JG: The demand in those developing economies is not as robust as in Europe and Asia, as they tend to rely more on diesel fuels and oil than upon natural gas.
TER: How do you assess President Obama's recent statement that energy is booming in America?
JG: It truly is booming, due to the technological revolution in horizontal drilling and increased exploitation of oil and gas deposits that were previously considered to be uneconomic. As technology continues to evolve, and with more efficient fracture stimulation and completion methodologies, many previously marginal plays will begin to bear fruit.
TER: With junior energy stocks at all-time lows, what should investors look for when assessing a mid or micro-cap company in exploration and production [E&P]?
JG: We've actually seen a number of quality junior players appreciate nicely recently. At C. K. Cooper & Company, we look for strong management teams with proven track records. We also try to identify companies with growing production bases and a strong level of current running room for exploiting potential drilling locations. Accessing capital markets to acquire drilling locations and production can work, but there can also be a lot of uncertainty in terms of available capital and obtaining the right asset to integrate into a company, so we like to find companies with solid assets in place, rather than those that will rely primarily on potential future acquisitions.
TER: Is the problem of finding capital improving for the juniors?
JG: Given today's very favorable interest rate environment for issuers, the debt market can often be an attractive source of capital, if junior E&P firms are prudent. Investors should watch out for firms that have overleveraged through accessing the debt side too much. The equity side remains difficult. There is only so much capital available, and equity investors are being judicious in allocating capital to only the companies with the highest returning prospects.
TER: Is this a good time to buy in the mid-cap E&P sector?
JG: There are good buying opportunities. We just initiated on Midstates Petroleum Company, Inc. (MPO) with a Buy rating and an $11 price target. The company had an initial public offering [IPO] in April 2012 with some conventional Gulf Coast assets, and it made two producing property acquisitions this past year in the Mississippi Lime and Anadarko Basin. These two assets give Midstates significant running room in two midcontinent plays with lower-risk, liquids-rich horizontal drilling opportunities. On the Gulf Coast assets, Midstates is testing horizontal wells in conventional reservoirs with some pretty encouraging early results. The firm has a very strong management team, and we see a lot of upside with the name.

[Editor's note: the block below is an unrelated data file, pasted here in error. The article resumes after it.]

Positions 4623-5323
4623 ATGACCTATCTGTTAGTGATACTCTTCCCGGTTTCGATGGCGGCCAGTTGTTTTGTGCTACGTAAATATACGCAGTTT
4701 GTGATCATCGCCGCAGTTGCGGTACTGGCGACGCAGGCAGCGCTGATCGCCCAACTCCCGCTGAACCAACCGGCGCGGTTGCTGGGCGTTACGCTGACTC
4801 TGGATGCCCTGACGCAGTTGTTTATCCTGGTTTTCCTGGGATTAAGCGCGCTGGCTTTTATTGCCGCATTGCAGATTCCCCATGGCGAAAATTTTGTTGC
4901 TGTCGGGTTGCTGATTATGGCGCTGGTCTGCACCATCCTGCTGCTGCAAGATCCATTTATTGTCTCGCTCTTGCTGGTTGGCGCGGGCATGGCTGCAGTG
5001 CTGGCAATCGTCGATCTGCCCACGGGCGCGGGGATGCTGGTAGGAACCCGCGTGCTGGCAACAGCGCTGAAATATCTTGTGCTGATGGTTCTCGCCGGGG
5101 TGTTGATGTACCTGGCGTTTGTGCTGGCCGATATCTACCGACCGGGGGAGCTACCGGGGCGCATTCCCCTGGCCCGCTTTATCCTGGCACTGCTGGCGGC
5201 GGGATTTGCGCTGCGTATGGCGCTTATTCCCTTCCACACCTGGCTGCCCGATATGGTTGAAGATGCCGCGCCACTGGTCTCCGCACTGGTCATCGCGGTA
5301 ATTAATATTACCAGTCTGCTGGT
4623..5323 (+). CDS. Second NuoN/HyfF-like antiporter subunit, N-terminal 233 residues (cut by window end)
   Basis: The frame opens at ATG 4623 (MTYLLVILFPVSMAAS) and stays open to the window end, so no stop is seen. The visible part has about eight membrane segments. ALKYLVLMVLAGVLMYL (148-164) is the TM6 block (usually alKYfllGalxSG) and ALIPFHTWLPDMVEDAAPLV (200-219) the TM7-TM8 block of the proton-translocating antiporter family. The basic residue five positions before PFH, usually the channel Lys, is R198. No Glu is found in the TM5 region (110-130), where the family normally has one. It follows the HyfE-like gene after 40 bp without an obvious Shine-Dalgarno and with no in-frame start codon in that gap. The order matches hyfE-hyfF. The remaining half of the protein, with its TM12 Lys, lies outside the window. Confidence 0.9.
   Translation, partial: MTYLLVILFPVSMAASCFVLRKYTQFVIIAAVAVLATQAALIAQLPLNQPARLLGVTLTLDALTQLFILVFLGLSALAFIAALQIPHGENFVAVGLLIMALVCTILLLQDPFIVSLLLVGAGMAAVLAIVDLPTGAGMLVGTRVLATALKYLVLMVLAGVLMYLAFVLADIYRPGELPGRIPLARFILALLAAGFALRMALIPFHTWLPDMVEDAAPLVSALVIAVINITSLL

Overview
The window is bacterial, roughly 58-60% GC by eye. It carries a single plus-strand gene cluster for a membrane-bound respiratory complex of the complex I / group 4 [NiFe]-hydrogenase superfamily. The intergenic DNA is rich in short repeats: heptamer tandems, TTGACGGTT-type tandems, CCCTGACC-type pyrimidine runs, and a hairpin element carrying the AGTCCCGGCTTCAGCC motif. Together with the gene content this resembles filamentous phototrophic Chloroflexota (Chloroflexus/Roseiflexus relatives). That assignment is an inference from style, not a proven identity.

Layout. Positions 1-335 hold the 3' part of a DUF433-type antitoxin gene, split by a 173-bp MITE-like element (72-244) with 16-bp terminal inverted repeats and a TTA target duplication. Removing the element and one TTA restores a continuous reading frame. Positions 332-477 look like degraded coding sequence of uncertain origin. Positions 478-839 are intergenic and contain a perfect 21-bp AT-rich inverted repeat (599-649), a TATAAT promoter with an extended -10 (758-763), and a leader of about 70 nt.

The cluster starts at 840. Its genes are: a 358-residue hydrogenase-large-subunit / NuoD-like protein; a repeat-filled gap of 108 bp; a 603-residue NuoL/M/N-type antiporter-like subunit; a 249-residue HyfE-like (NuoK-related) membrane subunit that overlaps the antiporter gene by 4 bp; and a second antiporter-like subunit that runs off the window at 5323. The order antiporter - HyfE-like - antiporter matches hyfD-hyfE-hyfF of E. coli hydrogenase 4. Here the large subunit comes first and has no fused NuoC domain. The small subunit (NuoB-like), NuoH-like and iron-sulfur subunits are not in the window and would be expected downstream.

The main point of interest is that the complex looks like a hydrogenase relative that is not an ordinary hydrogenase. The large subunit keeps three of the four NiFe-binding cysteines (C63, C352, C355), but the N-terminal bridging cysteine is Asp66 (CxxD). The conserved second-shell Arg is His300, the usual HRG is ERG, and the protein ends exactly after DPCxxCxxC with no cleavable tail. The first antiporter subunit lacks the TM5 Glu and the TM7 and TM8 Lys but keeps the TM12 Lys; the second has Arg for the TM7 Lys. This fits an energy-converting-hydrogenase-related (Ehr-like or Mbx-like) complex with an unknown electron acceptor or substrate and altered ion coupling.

TER: Are there any other companies that canny investors should buy?
JG: We really like the Wattenberg Field names at C. K. Cooper & Company. We cover Bonanza Creek Energy Inc. (BCEI), PDC Energy Inc. (PDCE) and Synergy Resources Corp. (SYRG), which all operate in the Wattenberg Field. We like finding smaller players in areas with a lot of offset operator activity, particularly by the larger independents and majors. The two largest players in the Wattenberg Field are Noble Energy Inc. (NBL) and Anadarko Petroleum Corp. (APC). Both of these companies are spending billions of dollars testing aggressive down-spacing and upside potential in a variety of targets in the field. That activity allows the smaller firms to sit back and watch, and then play catch-up in the patterns that work. Noble and Anadarko are testing different "benches" in the Niobrara and the underlying Codell formation. Their de-risking of the potential of the targets then trickles down to the Bonanzas, PDCs, and Synergys. These smaller companies are starting to do their own testing of aggressive horizontal targets, because the big guys have shown that it works.
TER: How big is the Wattenberg Field?
JG: It is a relatively smaller field within the DJ Basin in northeastern Colorado. It's a liquids-rich play with well costs typically running between $4-5 million [$4-5M]. Noble is also drilling long lateral wells to enhance recoveries, and is seeing encouraging results. Companies are targeting different benches within the Niobrara Formation, which are generally referred to as the A bench, the B bench and the C bench. The Codell Formation underlies the Niobrara and is also prospective for horizontal development, potentially yielding four different horizontal targets. And the firms are testing down-spacing, with as tight as 40-acre spacing for a horizontal well. Ultimately, there could be between 8 and 16 horizontal wells per target in a section, which could translate to significant value for these companies' leaseholds.